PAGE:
In 2015, Down Syndrome of Louisville was looking for a challenge and they found it. After 12 months of planning, reviewing, organizing and developing the 130 outcomes spanning the DSAIA’s Accreditation Checklist, Down Syndrome of Louisville completed and received is Gold Accreditation.
Lisa Holmes, Director of Programming and Operations at Down Syndrome of Louisville, explained that the organization created its strategic plan in 2015 to challenge itself. “We wanted to achieve DSAIA Accreditation and our other goal was to create world-class programming,” she said. “The Gold Accreditation was a stepping stone to achieve that goal.”
The biggest challenge, Holmes joked, was getting over the shock of the six-page accreditation check list. “It was a little intimidating,” she said. It was worth it, though. Said Holmes: “It’s been one of the best and most defining things I’ve done in my adult professional career.”
For the more than 35-year-old organization that serves upwards of 500 members in northern Kentucky, the process to meet DSAIA’s rigorous accreditation standards was extremely intentional.
Holmes explained that the process wasn’t done just to meet the accreditation goals. “We really looked at all our documentation and asked ourselves is this what we actually do and is it meaningful,” said Holmes. “We wanted to make sure everything was accurate. That took a lot of time.”
Holmes made sure to spend time each week dedicated to the accreditation project to keep it moving. Though, in reflection, she admits she should have created a committee to share the work. Her advice to other DSAs embarking on accreditation: “Create a committee to work on it to help get the work done quickly. Farm out different aspects of the checklist to different specialists – for example, the finance committee could complete the financial pieces.”
Now that Down Syndrome of Louisville has reached the Gold Accreditation mark, Holmes expects the achievement will give the organization a leg up in fundraising. “I think folks will feel better about writing a check to us for a donation. And the rigor of the whole process will give us an advantage in grant writing.” Furthermore, the accreditation will garner media exposure that will help increase our outreach to members and awareness of Down syndrome in the community.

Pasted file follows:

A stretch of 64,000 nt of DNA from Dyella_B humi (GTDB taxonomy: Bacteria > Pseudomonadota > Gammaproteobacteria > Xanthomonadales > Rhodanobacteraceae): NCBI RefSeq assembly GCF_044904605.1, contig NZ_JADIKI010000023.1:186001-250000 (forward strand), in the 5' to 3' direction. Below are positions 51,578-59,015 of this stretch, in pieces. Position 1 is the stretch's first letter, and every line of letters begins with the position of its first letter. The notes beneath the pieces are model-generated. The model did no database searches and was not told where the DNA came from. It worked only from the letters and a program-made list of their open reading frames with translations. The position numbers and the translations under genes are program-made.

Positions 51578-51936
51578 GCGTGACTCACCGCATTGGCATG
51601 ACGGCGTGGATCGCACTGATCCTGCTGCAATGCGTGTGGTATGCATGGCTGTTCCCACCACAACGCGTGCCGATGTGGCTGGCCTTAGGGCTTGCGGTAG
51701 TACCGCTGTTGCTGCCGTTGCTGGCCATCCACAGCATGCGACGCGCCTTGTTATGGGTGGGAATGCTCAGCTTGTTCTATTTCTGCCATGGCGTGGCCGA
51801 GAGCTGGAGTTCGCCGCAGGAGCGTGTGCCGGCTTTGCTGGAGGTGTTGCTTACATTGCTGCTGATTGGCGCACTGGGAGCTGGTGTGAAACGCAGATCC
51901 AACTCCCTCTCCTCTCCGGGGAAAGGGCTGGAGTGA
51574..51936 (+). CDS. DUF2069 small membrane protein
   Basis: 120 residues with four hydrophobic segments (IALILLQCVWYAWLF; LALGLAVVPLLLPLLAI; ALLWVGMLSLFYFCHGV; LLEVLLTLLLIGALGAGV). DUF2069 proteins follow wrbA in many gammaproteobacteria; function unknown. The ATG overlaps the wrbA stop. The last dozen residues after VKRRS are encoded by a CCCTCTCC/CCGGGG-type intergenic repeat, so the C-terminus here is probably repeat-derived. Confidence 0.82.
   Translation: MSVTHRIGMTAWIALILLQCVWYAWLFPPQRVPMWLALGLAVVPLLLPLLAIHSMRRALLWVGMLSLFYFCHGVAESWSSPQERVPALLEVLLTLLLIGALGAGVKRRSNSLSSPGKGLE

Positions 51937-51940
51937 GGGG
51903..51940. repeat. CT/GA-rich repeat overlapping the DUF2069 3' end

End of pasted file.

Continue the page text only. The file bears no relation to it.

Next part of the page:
If you are a fan of horse racing or basketball, you know that by nature Kentuckians are competitive. And Down Syndrome of Louisville is no exception. “When I got the information about accreditation, of course I said, ‘We’re going for the gold,’” said Holmes. She encourages any affiliate to work on accreditation in order to highlight their achievements and what they are doing for their community. “Whether it’s a storefront or a basement card table, there is great programming going on throughout the country,” Holmes said. “And if you’re doing the very best you can, you are successful.” DSAIA Accreditation proves that you are doing your best.
For more information about Down Syndrome of Louisville’s road to accreditation, you can contact Lisa Holmes at 502-495-5088 or firstname.lastname@example.org. More information about DSAIA’s Accreditation Program, including the Accreditation checklist, can be found online at www.dsaia.org/Accreditation-Program.
1. Launch new programs that will fill the space.
Years prior to opening the new center, The Up Side of Downs launched several new programs for its community. Before long, “we didn’t have the space [at our current location to hold the programs] and it was difficult to find space around town,” said The Up Side of Downs Executive Director Toni Mullee. And in 2014, the growing affiliate piloted The Learning Program. Added Mullee: “It was so successful, and we knew we needed a dedicated space to do that effectively.”
2. Get full support from your board.
Mullee emphasizes the need for an engaged board that not only fully backs the project but also supports the staff. “We have a really great board,” said Mullee. “You cannot succeed if you don’t have a board there to say ‘yes.’” The entire process took about a year from board approval to opening.
3. Engage your membership.
“We’ve determined that there is a lot of potential support in the community,” said Mullee. Whenever needs or challenges arose, the staff at The Up Side of Downs would ask their membership for help. “Tap your membership,” advises Mullee. “More often than not, we got what we needed.”
4. Involve the community in the build.
The Up Side of Downs built a team of vendors, consultants and contractors from its most vested stakeholders – its families. “We determined that there [was] a lot of potential support in the community,” said Mullee. Of course there was financial support in the form of grants and donations. But also It takes a lot of resources to find, lease and build out a new center. The organization found many of that support from untapped resources within its membership and around the community, including the real estate agent, the engineer who drew the plans, and the vendor that supplied the retail store fixtures, among others. “It’s amazing the resources you can find that are out right there in your community,” said Mullee.
5. Fill the center with great programs and value.
The Up Side of Downs is especially excited that its new center is located in a retail shopping building, which gave it the opportunity to open a retail store, Artful 21. “We are selling items from artisans with Down syndrome - local and from across the country – to spread awareness of the abilities of people with Down syndrome.” Self-advocates eventually will staff the store when it officially opens later this summer.